Productivity was slightly better than originally expected in the first quarter, but unit labor costs posted a sizable jump, which could add questions about wage pressures to the inflation puzzle, according to a government report Thursday.
The Labor Department's final reading of productivity showed a 3.8% annual growth rate, slightly more than economists' consensus expectation for 3.7%. That follows the previous reading of 3.6% and is up sharply from the fourth-quarter's 2.6% growth rate. Business productivity, in particular, rose 4.6% in the first quarter.
Manufacturing productivity growth was revised down to 2.9%, reflecting conditions in the nondurable goods sector.
The report also showed nonfarm unit labor costs rose 0.8% during the first quarter, double the consensus forecast, led by a 3.1% increase in the manufacturing sector.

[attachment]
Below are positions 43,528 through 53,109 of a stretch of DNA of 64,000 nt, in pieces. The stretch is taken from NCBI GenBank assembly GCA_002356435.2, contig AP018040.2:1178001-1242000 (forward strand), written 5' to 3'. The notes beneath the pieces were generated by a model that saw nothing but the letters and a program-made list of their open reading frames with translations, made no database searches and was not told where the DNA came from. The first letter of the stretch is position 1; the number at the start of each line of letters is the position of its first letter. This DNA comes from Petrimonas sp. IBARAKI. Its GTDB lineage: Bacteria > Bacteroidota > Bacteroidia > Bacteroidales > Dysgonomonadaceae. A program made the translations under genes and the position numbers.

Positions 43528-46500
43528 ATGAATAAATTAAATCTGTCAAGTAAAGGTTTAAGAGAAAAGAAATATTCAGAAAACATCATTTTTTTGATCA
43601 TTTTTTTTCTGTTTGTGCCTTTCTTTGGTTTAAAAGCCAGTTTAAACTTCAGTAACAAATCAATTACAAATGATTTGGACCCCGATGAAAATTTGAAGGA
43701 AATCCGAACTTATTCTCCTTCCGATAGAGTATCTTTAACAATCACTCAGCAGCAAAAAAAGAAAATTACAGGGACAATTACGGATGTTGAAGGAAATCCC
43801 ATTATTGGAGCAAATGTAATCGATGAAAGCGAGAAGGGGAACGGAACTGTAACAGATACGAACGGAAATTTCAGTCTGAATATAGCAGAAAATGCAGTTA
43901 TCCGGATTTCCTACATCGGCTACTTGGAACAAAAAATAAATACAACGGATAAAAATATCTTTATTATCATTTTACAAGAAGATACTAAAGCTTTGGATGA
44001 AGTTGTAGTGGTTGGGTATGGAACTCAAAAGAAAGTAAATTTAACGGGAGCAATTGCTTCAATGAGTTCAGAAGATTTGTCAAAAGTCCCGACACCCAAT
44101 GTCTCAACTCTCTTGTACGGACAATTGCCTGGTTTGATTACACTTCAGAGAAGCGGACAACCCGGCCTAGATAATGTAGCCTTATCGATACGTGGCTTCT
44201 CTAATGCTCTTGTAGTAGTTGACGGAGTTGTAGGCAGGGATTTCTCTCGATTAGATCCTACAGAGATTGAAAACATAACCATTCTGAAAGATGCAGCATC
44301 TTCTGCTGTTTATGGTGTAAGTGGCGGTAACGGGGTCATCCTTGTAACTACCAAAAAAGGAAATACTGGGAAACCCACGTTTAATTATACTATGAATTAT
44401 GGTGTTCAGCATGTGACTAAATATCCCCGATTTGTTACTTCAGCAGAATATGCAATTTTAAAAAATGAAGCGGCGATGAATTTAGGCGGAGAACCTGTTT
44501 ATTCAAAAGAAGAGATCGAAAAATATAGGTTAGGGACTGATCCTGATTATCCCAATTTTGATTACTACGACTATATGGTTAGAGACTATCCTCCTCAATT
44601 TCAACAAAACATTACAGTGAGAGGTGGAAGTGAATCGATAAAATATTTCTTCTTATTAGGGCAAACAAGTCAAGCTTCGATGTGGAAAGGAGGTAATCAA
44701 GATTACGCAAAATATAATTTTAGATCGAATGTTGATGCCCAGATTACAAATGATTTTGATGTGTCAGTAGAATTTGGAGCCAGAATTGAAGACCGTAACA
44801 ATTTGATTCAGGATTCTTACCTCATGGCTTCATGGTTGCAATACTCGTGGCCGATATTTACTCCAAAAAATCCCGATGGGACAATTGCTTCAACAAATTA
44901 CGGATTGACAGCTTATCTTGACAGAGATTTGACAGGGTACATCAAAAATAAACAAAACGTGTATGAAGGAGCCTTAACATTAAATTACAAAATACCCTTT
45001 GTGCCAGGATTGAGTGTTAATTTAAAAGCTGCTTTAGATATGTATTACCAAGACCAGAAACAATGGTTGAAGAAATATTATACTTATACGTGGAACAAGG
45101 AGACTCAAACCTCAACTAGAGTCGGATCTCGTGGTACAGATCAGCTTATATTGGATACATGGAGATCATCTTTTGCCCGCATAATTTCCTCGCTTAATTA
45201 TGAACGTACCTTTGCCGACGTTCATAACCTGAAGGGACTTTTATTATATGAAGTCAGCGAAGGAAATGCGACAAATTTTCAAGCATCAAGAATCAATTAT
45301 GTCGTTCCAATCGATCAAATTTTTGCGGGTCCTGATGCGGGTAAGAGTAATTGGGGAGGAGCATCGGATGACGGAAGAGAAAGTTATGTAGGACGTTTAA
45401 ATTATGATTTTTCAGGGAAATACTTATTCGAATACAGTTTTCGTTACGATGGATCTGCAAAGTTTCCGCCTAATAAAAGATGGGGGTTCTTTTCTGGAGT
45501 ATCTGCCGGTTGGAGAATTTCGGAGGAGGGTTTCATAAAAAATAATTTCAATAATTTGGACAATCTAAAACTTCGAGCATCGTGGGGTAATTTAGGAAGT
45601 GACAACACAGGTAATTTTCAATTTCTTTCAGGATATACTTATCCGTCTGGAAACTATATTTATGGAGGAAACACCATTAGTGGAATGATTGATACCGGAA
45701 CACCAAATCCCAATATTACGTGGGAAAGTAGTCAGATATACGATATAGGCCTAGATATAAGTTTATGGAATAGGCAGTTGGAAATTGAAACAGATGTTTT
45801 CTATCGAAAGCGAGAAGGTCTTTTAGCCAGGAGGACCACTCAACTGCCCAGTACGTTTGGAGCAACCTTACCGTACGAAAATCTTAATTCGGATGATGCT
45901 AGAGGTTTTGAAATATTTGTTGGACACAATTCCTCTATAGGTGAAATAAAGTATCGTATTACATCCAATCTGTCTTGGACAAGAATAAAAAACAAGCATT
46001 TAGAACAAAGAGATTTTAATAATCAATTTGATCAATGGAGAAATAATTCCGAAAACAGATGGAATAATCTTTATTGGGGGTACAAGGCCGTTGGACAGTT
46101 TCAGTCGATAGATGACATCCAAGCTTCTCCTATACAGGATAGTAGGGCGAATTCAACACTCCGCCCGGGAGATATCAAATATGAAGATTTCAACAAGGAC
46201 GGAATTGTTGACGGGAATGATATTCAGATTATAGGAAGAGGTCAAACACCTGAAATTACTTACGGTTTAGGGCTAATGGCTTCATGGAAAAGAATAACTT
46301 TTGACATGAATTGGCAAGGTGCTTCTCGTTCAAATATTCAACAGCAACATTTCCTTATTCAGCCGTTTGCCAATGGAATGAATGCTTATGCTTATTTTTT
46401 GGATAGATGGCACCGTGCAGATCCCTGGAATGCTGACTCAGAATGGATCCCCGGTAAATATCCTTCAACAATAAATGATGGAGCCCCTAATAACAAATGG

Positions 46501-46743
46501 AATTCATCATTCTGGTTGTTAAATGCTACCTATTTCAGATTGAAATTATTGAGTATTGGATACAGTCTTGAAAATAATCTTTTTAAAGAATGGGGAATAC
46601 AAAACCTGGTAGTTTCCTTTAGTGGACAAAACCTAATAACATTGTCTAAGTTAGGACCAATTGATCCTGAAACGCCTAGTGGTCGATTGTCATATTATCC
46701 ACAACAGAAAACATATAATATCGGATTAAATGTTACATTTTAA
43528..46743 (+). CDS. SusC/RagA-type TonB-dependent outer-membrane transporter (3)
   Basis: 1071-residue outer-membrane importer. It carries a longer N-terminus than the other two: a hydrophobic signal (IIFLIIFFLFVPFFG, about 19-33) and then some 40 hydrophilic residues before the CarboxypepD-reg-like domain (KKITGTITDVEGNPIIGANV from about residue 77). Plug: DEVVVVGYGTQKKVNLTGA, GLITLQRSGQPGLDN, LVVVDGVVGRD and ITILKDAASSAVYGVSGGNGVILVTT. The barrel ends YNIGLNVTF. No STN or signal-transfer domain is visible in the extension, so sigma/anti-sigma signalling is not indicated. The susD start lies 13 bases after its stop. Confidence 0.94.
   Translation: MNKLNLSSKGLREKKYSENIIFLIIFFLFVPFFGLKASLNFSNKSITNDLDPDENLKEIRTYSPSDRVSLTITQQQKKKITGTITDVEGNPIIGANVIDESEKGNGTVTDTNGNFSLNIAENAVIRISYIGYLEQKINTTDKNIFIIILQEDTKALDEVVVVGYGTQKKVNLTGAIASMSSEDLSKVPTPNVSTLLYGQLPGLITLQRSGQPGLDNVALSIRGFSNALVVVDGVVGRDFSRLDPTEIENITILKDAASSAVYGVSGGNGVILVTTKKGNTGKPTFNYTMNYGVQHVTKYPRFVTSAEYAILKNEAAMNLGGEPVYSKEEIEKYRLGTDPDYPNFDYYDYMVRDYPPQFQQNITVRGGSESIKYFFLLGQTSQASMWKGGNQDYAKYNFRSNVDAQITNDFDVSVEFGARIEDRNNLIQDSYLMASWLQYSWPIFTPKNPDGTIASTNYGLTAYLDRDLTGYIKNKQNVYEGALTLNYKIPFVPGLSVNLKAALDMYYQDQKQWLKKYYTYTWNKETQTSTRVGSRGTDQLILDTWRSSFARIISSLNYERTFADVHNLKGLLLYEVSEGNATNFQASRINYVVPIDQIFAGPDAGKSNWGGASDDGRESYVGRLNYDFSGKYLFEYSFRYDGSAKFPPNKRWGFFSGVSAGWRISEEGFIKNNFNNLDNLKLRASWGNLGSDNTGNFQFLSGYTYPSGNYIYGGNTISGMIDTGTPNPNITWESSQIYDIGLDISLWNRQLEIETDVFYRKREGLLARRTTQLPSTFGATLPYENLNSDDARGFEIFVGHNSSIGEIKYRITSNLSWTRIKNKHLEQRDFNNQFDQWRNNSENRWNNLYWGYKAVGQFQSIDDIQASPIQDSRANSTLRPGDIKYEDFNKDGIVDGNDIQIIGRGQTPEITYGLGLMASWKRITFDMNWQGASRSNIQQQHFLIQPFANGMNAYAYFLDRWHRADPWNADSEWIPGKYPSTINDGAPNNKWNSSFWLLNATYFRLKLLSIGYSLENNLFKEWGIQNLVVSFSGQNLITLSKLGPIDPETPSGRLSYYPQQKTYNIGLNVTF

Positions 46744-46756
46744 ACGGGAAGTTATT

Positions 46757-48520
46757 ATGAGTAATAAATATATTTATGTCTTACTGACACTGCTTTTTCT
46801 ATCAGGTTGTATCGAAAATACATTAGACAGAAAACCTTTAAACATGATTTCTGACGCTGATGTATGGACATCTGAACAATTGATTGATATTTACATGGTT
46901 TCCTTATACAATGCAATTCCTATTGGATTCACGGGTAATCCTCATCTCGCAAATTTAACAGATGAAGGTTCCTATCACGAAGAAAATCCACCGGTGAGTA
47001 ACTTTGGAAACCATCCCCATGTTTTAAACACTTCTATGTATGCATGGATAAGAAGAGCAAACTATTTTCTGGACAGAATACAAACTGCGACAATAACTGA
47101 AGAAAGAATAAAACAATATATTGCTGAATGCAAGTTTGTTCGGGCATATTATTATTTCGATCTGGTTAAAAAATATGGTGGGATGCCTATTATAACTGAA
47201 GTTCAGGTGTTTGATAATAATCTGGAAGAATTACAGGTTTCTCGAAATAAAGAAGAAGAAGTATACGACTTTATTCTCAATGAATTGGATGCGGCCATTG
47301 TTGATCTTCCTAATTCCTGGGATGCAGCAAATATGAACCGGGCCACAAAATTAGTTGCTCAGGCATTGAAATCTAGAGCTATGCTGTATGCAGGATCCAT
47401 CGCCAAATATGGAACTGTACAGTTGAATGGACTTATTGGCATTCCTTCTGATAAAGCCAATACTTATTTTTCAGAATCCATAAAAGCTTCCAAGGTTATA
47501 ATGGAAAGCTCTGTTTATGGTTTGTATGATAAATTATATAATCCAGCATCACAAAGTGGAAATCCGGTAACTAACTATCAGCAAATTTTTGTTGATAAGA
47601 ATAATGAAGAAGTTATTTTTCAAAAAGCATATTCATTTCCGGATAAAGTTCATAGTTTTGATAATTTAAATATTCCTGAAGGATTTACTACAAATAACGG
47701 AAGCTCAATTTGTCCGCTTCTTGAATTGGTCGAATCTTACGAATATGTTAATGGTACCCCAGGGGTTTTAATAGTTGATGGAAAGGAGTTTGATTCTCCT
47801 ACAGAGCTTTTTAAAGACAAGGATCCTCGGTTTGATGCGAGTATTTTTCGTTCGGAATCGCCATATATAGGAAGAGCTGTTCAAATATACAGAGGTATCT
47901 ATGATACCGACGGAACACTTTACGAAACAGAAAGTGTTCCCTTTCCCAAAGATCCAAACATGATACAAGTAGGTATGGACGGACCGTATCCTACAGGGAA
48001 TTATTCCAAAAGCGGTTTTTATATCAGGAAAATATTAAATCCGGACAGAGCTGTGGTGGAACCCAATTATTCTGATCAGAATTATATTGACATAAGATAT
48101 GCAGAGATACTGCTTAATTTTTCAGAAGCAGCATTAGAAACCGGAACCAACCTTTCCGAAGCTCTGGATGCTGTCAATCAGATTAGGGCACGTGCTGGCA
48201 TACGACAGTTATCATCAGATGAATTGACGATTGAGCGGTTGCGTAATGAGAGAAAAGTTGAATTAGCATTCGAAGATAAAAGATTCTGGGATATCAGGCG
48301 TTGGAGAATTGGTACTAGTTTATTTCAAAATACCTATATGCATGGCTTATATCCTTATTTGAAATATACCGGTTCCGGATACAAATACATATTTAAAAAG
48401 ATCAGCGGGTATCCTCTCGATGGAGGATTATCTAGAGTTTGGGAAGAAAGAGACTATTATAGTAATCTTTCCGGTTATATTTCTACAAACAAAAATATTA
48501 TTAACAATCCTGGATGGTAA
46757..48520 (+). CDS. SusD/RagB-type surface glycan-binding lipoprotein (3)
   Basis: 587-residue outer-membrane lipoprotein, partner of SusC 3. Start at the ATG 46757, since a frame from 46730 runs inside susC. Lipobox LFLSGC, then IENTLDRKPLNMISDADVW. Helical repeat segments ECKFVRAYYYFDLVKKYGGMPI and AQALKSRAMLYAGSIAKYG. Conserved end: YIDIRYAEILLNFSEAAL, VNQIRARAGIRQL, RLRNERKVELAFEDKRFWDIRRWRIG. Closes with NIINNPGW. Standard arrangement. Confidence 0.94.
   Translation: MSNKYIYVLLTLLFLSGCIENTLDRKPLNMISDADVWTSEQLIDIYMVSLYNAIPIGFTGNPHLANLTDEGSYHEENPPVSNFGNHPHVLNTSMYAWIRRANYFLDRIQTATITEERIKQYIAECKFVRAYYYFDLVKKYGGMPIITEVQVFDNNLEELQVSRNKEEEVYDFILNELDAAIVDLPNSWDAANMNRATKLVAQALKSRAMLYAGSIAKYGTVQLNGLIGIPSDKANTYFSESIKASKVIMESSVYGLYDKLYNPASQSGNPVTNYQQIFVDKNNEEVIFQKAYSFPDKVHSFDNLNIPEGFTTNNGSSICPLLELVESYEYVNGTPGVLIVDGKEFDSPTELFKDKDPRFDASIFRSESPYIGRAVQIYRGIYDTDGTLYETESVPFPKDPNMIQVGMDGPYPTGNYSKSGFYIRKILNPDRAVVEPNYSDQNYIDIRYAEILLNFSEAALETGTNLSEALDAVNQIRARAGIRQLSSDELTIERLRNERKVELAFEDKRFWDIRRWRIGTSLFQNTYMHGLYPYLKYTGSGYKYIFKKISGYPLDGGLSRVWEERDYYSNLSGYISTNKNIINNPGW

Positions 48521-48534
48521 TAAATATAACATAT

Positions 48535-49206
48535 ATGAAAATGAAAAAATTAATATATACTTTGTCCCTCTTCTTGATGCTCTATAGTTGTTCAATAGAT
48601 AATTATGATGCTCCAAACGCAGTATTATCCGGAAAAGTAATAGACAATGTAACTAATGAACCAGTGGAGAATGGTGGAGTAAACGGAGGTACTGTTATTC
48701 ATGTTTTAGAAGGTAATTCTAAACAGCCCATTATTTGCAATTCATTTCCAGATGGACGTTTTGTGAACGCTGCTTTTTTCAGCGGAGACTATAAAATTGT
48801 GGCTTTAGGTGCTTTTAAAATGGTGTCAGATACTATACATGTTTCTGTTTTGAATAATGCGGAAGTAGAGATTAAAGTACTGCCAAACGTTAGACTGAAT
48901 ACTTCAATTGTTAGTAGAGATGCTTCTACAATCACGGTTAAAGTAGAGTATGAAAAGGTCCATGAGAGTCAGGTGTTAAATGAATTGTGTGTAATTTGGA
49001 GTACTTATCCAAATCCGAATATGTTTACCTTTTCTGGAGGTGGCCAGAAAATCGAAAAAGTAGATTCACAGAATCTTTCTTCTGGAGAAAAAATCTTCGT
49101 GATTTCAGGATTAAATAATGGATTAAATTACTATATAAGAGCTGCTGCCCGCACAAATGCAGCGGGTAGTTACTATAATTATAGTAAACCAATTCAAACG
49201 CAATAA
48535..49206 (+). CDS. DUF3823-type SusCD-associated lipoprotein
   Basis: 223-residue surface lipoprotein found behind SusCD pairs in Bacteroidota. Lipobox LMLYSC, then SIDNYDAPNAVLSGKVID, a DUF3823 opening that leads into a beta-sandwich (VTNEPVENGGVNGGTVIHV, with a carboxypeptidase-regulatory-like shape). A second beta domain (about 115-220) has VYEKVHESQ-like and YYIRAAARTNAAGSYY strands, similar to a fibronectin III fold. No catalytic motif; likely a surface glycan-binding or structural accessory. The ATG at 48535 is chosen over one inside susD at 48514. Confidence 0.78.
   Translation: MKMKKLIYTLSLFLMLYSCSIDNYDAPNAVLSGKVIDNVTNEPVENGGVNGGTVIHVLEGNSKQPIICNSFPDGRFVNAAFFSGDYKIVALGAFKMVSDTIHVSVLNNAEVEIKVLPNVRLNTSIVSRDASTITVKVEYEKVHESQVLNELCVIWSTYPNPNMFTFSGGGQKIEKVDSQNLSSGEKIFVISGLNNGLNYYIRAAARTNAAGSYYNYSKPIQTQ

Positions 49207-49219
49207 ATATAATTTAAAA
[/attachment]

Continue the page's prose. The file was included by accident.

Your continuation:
In another report, weekly jobless claims for the week ended May 29 fell 6,000 to 339,000 from the previous week. Economists were expecting 337,000 new claims.
The government tomorrow releases its May employment report, which is expected to show a gain of 215,000 in nonfarm payrolls, down from the 288,000 new jobs added in April. The unemployment rate is expected to remain at 5.6%.